Andrés Segovia

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Andrés Segovia Torres
BirthplaceLinares, Jaén, Spain
Classical guitarist
Known for Establishing the guitar as a classical concert instrument Massive importance in the history of the guitar

Segovia, Andrés


Born Feb. 21, 1893, at Linares, Jaén Province. Spanish guitarist. Now residing in Geneva.

A self-taught musician, Segovia began giving concerts in Europe and America at the age of 14. He first appeared in the USSR in 1926. His playing is distinguished by exceptional virtuosity and profound interpretations. By expanding the technical and expressive capacity of the guitar and incorporating into his repertoire both classical and contemporary works—many in his own adaptations—Segovia raised guitar playing to a high artistic level. Composers who wrote works for, and dedicated to, Segovia include J. Turina, J. Manén, A. Roussel, M. Castelnuovo-Tedesco, C. Scott, H. Villa-Lobos, and A. Tansman.


Vaisbord, M. “Andres Segoviia v Moskve.” Muzykal’naia zhizn’, 1971, no. 20.
Gavoty, B. A. Segovia. Geneva-Monaco [1955].
Usillos, C. Segovia. [Bilbao, Spain, 1973.]
References in periodicals archive ?
Larry Snitzler's 2014 revised edition relates the story of how his teacher, "Sophocles Papas asked Andres Segovia what kind of legato (or slur) patterns he practiced," and he "dashed off a few examples and handed them over to his friend.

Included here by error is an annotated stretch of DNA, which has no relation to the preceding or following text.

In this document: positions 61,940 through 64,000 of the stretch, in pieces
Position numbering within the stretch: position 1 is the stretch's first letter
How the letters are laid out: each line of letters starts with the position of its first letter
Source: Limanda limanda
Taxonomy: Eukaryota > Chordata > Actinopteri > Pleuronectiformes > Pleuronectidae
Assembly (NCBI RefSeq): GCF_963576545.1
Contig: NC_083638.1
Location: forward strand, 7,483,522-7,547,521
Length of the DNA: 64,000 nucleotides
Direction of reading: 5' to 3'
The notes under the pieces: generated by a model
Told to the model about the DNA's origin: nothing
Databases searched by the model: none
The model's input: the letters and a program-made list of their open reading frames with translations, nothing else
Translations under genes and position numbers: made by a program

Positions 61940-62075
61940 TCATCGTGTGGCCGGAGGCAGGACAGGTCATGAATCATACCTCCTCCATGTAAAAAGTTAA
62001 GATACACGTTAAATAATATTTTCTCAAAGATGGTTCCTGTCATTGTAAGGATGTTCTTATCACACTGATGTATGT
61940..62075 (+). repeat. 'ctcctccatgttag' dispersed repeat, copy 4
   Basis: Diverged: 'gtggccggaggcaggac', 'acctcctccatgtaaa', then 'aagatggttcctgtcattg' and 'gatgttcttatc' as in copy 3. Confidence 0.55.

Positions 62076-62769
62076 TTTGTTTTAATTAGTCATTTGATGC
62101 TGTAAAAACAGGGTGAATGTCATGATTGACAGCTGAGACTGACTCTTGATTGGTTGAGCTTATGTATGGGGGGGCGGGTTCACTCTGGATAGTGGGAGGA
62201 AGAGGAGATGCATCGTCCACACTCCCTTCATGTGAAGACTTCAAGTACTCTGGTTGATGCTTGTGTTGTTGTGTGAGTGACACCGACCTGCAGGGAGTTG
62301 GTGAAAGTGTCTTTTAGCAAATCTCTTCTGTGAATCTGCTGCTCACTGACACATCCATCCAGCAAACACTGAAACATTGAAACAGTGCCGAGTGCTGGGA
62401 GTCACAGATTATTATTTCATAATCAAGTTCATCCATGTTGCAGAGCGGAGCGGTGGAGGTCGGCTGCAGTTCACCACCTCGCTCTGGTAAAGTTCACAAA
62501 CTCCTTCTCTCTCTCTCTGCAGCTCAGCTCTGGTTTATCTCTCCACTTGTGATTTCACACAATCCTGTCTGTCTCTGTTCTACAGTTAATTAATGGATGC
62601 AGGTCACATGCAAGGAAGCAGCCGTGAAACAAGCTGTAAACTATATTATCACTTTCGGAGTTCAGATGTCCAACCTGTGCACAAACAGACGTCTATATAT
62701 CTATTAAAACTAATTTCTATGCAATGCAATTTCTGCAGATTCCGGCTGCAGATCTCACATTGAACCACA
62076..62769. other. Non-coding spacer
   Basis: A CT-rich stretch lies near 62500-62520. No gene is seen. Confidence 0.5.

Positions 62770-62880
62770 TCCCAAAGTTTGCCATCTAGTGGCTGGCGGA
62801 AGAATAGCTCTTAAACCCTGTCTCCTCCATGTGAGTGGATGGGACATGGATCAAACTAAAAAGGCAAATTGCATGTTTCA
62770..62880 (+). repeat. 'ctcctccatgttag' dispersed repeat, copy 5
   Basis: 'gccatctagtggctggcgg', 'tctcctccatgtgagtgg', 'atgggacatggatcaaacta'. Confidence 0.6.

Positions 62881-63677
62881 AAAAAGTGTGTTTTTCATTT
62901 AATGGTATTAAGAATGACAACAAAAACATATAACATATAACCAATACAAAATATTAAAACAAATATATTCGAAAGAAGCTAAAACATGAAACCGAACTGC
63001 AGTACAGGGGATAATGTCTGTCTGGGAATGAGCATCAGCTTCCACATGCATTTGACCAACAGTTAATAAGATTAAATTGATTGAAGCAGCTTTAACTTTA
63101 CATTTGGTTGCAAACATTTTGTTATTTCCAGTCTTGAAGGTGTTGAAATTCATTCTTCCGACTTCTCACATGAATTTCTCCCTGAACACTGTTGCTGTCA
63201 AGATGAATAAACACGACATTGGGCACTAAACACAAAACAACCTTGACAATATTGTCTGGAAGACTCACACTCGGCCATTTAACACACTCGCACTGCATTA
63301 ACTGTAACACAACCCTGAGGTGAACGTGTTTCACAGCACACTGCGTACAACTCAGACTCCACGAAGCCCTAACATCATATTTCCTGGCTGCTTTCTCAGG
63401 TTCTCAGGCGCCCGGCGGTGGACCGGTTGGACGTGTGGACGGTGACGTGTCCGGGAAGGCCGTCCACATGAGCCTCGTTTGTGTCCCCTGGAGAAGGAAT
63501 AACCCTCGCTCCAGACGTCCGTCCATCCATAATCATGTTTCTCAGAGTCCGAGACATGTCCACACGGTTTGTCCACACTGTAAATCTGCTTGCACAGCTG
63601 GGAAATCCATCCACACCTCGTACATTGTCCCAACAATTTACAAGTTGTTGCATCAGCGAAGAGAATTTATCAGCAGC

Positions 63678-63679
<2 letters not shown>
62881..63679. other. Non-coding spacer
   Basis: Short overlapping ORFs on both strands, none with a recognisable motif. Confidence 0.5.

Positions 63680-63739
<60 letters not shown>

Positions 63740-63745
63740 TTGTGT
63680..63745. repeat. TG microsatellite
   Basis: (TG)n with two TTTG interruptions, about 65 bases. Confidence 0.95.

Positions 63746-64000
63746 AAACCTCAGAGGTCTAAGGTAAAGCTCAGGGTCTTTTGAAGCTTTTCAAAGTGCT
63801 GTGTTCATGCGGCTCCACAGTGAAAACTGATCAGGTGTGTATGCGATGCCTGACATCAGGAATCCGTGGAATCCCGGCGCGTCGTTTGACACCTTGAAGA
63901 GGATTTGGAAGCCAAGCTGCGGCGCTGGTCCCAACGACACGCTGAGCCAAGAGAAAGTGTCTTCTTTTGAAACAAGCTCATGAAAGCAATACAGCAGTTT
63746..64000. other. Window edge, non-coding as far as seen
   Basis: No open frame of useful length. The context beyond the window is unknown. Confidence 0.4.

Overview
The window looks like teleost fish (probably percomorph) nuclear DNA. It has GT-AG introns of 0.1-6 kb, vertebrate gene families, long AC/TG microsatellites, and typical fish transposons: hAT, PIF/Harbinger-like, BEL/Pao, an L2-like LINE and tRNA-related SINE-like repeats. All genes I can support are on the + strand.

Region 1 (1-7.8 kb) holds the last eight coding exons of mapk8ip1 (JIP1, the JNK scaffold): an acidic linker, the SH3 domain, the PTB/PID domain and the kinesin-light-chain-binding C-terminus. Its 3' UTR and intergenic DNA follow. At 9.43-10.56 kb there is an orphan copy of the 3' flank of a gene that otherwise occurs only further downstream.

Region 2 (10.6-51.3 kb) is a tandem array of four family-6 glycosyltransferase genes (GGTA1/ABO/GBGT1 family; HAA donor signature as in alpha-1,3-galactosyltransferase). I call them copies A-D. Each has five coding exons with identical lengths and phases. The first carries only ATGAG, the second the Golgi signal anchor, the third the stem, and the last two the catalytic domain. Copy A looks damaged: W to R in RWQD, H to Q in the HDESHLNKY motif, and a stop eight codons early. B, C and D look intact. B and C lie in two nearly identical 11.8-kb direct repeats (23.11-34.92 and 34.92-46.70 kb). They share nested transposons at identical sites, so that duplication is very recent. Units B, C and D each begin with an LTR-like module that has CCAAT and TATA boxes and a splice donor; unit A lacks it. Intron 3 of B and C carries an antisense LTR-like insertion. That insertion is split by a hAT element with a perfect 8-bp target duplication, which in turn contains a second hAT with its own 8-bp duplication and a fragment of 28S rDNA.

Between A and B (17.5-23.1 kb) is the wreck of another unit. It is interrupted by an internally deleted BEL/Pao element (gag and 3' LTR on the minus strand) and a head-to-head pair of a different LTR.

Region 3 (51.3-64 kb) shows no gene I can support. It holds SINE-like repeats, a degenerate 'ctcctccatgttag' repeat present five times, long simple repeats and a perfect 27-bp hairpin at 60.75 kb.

Andres Segovia, who was present for the competition, called his playing "magnificent.
I'm a fan of the classical guitarist Andres Segovia and he was in his nineties when he died, still booking Carnegie Hall.
For its concerts he obtained the services of such celebrated guest soloists as Arthur Rubinstein, Jascha Heifetz and Andres Segovia.
It captures the vibrant soul of Spain, as exemplified in such great modern artists and musicians as Picasso, Miro and Andres Segovia.
As for continuing to perform, McGuinn, 65, said that he is "inspired by Segovia" - Andres Segovia, that is, the classical guitarist who was still giving concerts in his 90s.
Writing to Mexican composer Manuel Ponce (1882-1948) in 1923, Andres Segovia (1893-1987) expressed his efforts in "vindicating" his guitar by collaborating with several prominent composers.
It's a treasure trove of important items showing the evolution of the guitar and the instrument's many uses,'' Purcell said during a tour of the exhibit, which takes in about a dozen rare instruments, including some owned and played by Andres Segovia, considered to be the father of the modern classical guitar, and the great jazz guitarist and educator Laurindo Almeida.
The self-taught Esteban, whose eclectic musical style encompasses classical, jazz, new age, flamenco, rock, world, country, bluegrass and bossa nova, studied for four years under legendary classical guitarist Andres Segovia.
Albums for Placido Domingo, Andres Segovia, Kathleen Battle and Herbert von Karajan join previously released volumes of the series spotlighting such giants of classical music as Leonard Bernstein, Luciano Pavarotti and the Boston Pops.
One of the greatest guitarists in history, the name of Andres Segovia is still synonymous with the instrument.
Virgil Thomson once remarked that "there is no guitar but the Spanish guitar, and Andres Segovia is its prophet" (notes accompanying Eliot Fisk's compact disc recording of Segovia, Canciones populares, MusicMasters Classics 01612-67174-2 [1996], quoting an unidentified review by Thomson in the New York Herald Tribune).